Objective: To investigate the effect of a 1-year coaching program for healthy physical activity on perceived health status, body function, and activity limitation in patients with early rheumatoid arthritis.
Methods: A total of 228 patients (169 women, 59 men, mean age 55 years, mean time since diagnosis 21 months) were randomized to 2 groups after assessments with the EuroQol visual analog scale (VAS), Grippit, Timed-Stands Test, Escola Paulista de Medicina Range of Motion scale, walking in a figure-of-8, a visual analog scale for pain, the Health Assessment Questionnaire disability index, a self-reported physical activity questionnaire, and the Disease Activity Score in 28 joints. All patients were regularly seen by rheumatologists and underwent rehabilitation as prescribed. Those in the intervention group were further individually coached by a physical therapist to reach or maintain healthy physical activity (> or =30 minutes, moderately intensive activity, most days of the week).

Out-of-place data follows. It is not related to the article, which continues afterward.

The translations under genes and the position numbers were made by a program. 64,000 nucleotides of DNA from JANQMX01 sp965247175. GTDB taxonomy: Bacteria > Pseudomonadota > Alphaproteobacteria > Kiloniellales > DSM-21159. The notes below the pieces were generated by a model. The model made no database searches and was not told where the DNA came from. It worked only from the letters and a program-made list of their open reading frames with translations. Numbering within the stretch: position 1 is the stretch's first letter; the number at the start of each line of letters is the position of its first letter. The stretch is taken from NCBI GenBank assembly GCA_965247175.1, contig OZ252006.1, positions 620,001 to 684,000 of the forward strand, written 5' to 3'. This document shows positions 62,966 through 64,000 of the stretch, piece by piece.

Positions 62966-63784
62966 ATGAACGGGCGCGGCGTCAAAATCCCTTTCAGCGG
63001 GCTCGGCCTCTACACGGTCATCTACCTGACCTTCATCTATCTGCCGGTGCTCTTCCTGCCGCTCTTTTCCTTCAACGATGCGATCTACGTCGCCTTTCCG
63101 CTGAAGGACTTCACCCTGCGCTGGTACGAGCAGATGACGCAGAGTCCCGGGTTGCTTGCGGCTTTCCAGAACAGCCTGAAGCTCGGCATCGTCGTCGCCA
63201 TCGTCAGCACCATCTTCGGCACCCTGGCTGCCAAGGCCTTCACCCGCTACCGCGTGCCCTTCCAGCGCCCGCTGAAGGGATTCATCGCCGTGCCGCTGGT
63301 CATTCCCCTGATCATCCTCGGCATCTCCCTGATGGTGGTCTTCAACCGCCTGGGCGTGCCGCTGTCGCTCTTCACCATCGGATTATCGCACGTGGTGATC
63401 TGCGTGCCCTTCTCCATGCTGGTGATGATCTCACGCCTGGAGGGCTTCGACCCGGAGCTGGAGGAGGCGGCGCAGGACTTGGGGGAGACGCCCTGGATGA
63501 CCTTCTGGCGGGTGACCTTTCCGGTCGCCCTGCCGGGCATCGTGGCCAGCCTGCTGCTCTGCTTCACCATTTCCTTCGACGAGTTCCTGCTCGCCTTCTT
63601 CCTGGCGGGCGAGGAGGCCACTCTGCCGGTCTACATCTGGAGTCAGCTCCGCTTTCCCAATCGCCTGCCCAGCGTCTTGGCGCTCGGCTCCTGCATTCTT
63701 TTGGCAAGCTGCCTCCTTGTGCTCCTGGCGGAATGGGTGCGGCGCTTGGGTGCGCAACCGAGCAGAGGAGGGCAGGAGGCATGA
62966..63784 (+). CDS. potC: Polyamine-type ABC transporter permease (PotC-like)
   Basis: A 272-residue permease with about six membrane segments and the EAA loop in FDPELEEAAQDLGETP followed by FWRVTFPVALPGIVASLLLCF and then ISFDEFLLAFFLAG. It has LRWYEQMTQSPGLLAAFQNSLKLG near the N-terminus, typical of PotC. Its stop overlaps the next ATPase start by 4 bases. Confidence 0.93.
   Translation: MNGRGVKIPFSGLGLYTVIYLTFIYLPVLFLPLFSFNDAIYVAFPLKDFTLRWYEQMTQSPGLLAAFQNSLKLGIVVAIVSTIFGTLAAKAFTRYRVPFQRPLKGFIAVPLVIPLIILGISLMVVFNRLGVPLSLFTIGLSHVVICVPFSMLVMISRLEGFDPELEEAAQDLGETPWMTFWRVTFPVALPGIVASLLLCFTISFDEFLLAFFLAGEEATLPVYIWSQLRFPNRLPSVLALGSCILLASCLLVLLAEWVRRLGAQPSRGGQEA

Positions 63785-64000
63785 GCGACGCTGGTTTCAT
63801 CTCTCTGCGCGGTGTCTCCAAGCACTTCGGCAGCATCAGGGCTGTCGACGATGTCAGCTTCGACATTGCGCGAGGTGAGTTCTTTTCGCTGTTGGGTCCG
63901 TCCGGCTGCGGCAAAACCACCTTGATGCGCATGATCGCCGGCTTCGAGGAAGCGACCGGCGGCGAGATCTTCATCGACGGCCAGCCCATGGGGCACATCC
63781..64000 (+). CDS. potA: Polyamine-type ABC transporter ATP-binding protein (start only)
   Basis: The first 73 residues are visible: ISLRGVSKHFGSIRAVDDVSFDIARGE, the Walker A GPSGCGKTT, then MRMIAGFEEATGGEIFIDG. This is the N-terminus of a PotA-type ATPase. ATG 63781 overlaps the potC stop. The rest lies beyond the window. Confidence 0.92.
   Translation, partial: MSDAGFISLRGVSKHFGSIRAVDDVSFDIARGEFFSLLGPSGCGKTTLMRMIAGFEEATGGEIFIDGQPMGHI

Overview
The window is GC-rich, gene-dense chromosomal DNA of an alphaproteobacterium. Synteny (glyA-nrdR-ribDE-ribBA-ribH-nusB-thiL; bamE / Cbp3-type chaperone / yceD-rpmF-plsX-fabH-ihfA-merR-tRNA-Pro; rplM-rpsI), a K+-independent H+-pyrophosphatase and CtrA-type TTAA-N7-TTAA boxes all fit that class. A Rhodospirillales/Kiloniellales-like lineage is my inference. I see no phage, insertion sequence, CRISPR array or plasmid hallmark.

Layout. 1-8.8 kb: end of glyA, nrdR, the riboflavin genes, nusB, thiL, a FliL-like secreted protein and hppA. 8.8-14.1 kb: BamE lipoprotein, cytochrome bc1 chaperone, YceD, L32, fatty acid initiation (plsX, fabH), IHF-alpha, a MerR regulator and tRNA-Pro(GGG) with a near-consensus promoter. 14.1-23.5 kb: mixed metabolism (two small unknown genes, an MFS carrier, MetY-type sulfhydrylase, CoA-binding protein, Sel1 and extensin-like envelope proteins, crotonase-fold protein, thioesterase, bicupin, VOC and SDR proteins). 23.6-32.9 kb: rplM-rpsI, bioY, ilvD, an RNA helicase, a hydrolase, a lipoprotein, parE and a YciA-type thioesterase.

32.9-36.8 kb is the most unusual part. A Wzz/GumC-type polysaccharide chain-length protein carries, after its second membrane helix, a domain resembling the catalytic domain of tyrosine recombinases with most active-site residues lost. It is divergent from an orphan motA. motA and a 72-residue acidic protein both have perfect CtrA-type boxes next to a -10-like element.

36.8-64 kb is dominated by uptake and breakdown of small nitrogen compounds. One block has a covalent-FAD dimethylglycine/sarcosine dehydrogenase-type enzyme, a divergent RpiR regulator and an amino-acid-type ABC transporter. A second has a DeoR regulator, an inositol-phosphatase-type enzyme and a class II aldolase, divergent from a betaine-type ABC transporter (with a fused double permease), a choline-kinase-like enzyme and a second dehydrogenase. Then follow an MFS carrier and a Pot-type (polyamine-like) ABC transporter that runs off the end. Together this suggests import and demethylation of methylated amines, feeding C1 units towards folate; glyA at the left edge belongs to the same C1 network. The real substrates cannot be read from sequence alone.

Results: The retention rates after 1 year were 82% in the intervention group and 85% in the control group. The percentages of individuals in the intervention and control groups fulfilling the requirements for healthy physical activity were similar before (47% versus 51%; P > 0.05) and after (54% versus 44%; P > 0.05) the intervention. Analyses of outcome variables indicated improvements in the intervention group over the control group in the EuroQol VAS (P = 0.025) and muscle strength (Timed-Stands Test; P = 0.000) (Grippit; P = 0.003), but not in any other variables assessed.
Conclusion: A 1-year coaching program for healthy physical activity resulted in improved perceived health status and muscle strength, but the mechanisms remain unclear, as self-reported physical activity at healthy level did not change.